Universal Truths In Francis Ford Coppola's Film Apocalypse Now

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Joseph Conrad, though his 1899 novella, ‘Heart of Darkness’ dares to expose the universal truths intrinsic to humanity, as a reaction to the colonialist mindset of the time. Conrad, through his eloquent and sophisticated language sheds light on British colonial expansion into the “dark continent,” Africa. Through the eyes of his protagonist, Charles Marlow, Conrad explores the inner complexities of the human psyche, with particular attention to the hypocrisy of Imperialism and one’s tendency to revert to baser instincts when isolated from civilising influences. Francis Ford Coppola’s film ‘Apocalypse Now’ is an appropriation of ‘Heart of Darkness’ that seeks to present these universal truths in a new context. Through his use of film techniques,…show more content…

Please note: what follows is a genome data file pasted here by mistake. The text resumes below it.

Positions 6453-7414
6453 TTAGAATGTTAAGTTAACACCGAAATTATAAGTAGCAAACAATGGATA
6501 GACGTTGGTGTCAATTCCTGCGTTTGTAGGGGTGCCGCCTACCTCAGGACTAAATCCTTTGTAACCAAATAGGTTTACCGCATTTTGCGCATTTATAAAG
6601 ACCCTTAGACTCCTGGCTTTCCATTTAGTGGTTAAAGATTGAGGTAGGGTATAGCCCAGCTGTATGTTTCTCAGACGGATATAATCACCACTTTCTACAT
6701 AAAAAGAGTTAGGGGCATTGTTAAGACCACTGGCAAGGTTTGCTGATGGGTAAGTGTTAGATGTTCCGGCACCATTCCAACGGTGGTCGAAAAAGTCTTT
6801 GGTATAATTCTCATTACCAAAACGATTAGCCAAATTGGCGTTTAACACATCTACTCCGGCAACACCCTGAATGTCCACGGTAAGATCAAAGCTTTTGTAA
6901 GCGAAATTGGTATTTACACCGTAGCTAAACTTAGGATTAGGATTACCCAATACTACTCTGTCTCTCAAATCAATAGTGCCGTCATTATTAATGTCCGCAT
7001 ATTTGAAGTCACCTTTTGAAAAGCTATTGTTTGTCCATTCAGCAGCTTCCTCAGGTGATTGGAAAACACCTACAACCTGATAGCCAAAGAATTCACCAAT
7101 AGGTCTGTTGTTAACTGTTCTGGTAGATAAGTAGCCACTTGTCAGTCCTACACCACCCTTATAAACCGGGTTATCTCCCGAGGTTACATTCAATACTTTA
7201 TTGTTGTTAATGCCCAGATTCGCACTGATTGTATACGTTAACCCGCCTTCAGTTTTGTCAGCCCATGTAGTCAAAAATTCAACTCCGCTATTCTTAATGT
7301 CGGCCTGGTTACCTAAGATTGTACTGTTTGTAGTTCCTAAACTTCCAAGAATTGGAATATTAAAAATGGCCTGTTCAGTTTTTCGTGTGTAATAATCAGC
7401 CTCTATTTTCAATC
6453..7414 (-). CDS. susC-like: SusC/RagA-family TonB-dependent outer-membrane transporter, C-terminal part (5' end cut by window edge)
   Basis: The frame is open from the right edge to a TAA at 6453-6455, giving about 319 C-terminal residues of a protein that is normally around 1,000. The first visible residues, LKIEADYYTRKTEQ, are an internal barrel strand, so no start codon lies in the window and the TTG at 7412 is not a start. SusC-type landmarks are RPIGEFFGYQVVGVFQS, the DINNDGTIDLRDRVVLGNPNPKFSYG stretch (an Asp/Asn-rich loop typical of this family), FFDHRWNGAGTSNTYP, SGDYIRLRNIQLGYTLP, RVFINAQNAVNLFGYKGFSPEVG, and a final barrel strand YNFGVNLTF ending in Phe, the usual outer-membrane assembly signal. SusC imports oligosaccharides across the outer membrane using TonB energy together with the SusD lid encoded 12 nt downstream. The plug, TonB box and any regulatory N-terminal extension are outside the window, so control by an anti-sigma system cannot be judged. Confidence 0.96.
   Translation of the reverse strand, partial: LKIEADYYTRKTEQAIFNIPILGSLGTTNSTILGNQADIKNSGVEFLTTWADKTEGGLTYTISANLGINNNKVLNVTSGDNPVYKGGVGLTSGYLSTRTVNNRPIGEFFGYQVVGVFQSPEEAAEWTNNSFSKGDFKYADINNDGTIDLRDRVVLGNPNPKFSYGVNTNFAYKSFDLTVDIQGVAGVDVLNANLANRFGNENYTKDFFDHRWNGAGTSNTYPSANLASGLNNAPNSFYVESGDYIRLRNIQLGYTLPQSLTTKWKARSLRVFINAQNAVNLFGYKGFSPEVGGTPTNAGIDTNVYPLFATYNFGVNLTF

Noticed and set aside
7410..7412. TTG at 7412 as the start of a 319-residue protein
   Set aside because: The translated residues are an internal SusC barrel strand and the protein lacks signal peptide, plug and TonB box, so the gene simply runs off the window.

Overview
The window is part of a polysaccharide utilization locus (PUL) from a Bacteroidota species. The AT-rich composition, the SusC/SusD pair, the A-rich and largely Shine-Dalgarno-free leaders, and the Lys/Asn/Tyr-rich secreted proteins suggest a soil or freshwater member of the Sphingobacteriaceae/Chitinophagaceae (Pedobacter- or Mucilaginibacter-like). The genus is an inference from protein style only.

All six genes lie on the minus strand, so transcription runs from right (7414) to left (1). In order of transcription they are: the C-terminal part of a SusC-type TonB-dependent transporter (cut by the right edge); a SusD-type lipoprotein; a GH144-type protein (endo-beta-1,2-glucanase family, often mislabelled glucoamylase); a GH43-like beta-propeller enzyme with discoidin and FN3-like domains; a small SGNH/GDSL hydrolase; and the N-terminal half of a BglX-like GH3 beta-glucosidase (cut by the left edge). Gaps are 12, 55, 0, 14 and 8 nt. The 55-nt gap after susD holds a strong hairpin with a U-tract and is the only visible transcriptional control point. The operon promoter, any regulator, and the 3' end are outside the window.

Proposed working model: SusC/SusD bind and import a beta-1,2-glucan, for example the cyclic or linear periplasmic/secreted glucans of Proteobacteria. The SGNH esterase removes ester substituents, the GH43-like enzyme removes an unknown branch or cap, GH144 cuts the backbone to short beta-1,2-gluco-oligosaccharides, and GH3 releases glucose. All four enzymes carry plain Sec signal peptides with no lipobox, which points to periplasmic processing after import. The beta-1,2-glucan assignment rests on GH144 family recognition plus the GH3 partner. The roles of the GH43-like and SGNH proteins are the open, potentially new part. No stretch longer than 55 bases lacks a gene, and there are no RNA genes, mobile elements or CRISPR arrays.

Conrad’s extended metaphor of the river emphasises man’s inherent predisposition for evil. As Marlow moves further down the river, away from society, he slowly begins to lose his civilisation, seen in, “I was getting savage.” Prompted by the landscape around him ponders, ”The prehistoric man was cursing us, praying to us, welcoming us - who could tell?” The reference to prehistoric man, reaffirming man’s primitive instincts. Conrad furthers this idea through his employment of religious imagery. Through the “white fog, very warm and clammy, and more blinding than the night.” that envelopes the steamer, and the later “complaining clamour, modulated in savage discords” produced by the natives, Conrad alludes to the Whited Sepulchre, again reflecting man’s disguised evil. As Marlow narrates the novella, the audience gains a personal insight into his thoughts, causing self reflection. Whilst in Coppola’s appropriation of film, through mis en scene, Coppola is able to orchestrate his messages visually and solicit an immediate emotional response. In Coppola’s appropriation of the White Sepulchre, the Vietnamese people are painted white, physically embodying the idea of ‘evil dressed as good.’ The Sepulchre is positioned on boats blocking the end of the river, signifying the end of Willard’s symbolic river journey. Through the haunting non-diegetic sound, comparable to a heartbeat, close up camera angles and the ‘red sea’ like parting of the Vietnamese boats, Coppola dramatical depicts Willard entering a ‘Heart of Darkness.’ The photojournalist that greets Willard on the river bank, an appropriation of the harlequin, represents the presence of media throughout the war and its mental impact on individuals. Through his line, “we are all his children” it is shown that Colonel Kurtz has reached godlike status among

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